How To Make Word-of-Mouth
Advertising Work For You

by Tom Egelhoff

When was the last time you told a friend about a good movie? You may not have realized it at the time, but you were providing the best possible advertising for the movie studio..."Word-Of-Mouth" advertising.

No other type of advertising is more powerful than word of mouth. Your friend may have dismissed all the typical Hollywood hype but they know you as a friend and respect your judgment.

If you say it's a good movie they will probably go see it. The other consideration with this analogy is you must have a good product or service for word-of-mouth to work in a positive way.

If it's a bad movie the negative word will spread even faster than the positive. For every three people willing to spread the positive word there are thirty-three who will spread the negative.

You probably won't see "word-of-mouth" as one of the common types of advertising listed in any business or marketing plan because most people don't know exactly how to do it or explain it.

Setting Word-Of-Mouth Goals In A Small Town Or Small Market

In your marketing plan, you will want to set certain goals for your advertising to accomplish. Perhaps you are introducing a new product, or a new service or increasing traffic flow at your business.

To attain these goals, you may use newspapers, radio, TV, direct mail or some combination of each. What's missing? Word-of-mouth. Let's look at how to add word-of-mouth to the advertising mix.

First, list the objectives you want your word-of-mouth advertising to accomplish. You might say, "I want everyone talking positively about my business." That's great, but it's too vague.

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Marketing Goals And Objectives Must Always Be Specific

They should have time limits and detailed methods for accomplishment.

For example, "I want to cut our returns by 50% in the first quarter to improve customer perception of our products and customer service." "I will accomplish this goal by having each employee go over every purchase, in detail, with the customer before the product leaves the store."

"I will follow-up with every customer within seven days of purchase." "Each month I will record and analyze the reasons for returns."

If I do these things two things should happen. First, my return rate should go down. Second, the number of satisfied customers should go up.

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The Number One Word-of-Mouth Problem...
Handling Customer Complaints

We all hate confrontations. We know, if we are unhappy with a product or service, we are going to have to "go to guns" to get satisfaction.

We are going to have to prove our case to a store clerk, manager or owner to get satisfaction. If we don't get satisfaction, we will make it our lifes' work to destroy the reputation of that store.

There is a much overused word to describe the complaint handling process and that word is...ATTITUDE. Keeping your cool under pressure.

We've all heard the familiar phrase from customers, "Hey! Why don't you lose the attitude!"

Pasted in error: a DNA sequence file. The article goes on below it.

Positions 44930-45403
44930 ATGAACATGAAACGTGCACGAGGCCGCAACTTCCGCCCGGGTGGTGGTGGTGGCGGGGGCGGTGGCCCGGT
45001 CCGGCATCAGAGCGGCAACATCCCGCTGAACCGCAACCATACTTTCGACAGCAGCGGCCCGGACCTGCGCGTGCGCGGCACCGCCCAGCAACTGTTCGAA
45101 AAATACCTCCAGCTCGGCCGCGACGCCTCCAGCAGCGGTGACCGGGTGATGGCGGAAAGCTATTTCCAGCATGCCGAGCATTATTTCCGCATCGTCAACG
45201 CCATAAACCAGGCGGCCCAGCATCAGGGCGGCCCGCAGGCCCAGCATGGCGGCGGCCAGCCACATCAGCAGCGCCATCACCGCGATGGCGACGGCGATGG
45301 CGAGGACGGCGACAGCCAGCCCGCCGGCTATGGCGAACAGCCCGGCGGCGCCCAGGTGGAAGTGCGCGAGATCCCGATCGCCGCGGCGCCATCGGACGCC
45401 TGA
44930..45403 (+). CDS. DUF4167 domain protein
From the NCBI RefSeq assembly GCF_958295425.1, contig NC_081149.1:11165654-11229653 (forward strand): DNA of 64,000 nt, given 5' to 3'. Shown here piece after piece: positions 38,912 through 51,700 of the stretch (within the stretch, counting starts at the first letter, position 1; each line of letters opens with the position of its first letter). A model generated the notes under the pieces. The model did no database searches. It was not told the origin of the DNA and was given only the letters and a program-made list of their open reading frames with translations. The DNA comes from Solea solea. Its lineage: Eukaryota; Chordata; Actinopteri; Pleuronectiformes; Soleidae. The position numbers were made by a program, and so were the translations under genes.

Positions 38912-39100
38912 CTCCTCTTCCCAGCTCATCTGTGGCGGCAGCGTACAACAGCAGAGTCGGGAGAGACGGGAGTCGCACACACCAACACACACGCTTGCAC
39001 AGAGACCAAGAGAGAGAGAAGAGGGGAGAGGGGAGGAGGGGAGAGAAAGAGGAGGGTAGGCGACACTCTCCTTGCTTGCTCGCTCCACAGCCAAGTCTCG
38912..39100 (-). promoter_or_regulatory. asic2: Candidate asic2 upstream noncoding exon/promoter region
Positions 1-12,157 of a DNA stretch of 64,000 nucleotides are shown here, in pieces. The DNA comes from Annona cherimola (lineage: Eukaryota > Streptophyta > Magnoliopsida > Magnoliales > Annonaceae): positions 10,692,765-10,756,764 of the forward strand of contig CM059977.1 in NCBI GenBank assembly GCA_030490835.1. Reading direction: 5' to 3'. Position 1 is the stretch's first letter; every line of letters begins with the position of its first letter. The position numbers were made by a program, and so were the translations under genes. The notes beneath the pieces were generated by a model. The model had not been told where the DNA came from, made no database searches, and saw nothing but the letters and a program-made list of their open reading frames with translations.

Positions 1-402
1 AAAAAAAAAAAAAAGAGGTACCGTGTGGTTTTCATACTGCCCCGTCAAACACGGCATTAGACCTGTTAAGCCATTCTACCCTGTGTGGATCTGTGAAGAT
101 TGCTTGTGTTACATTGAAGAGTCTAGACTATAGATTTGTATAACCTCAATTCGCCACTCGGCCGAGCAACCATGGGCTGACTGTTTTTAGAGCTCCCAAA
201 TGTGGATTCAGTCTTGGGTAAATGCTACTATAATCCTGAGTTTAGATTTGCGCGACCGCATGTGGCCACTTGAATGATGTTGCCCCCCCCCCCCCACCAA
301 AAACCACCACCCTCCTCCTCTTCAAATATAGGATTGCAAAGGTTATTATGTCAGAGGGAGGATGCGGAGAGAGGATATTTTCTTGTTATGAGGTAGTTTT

More business is lost due to simple misunderstandings and rigid company policies than any other single reason.

So, what's the best way to handle customer complaints? Welcome them. Make it as easy as possible for customers to complain to you.

Follow-up with satisfaction cards or phone calls. Stop customer problems before they get out of hand.

Train your employees to follow the rules, but they should never argue or defend a policy to a customer unless they have the power to override that policy.

If they don't have that authority they should immediately put the customer in front of someone who does.

Each time the customer has to explain themselves to another link in the management food chain their anger increases and the problem escalates.

This should never happen but it does...every day. Successful word-of-mouth means satisfied customers telling your story to others. If they are treated fairly and courteously, they will.

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Word-Of-Mouth And Employees

Every time I'm in a hurry to make at purchase and leave a store I seem to get the employee who just started working there. They aren't exactly sure how to work the cash register, or the credit card machine.

They aren't quite up to speed on all the store policies and procedures. They usually have to find someone to help them complete the transaction.

Many employers believe this is the best type of training. Learn under fire.

Learn from your mistakes. It may be effective training but how many customers are driven to the competition because of a poor first impression of your business.

Please make sure employees are properly trained before letting them represent your business to a customer. We don't compare one carpet store to another when it comes to customer service.

We are human beings, we don't work that way. We compare the service we get at the carpet store with the service we get at a restaurant. It makes no sense but it's how humans operate.

When it comes to customer service, you are competing against every other type of business.

Customer service is a "feeling" the customer experiences, not a thing they can see, touch or smell. They know it when they feel it.

Customers respond to confidence, fear, a genuine smile, gestures, voice inflection, body language, eye contact, and or course, attitude.

If you expect customers to spread the word about your business, everything that happens to them in your business must be a positive experience.

The products, the service, the personnel and the follow-up must all be first rate.

Nothing can kill a small town business more quickly than negative word-of-mouth. How does your word-of-mouth stack up?

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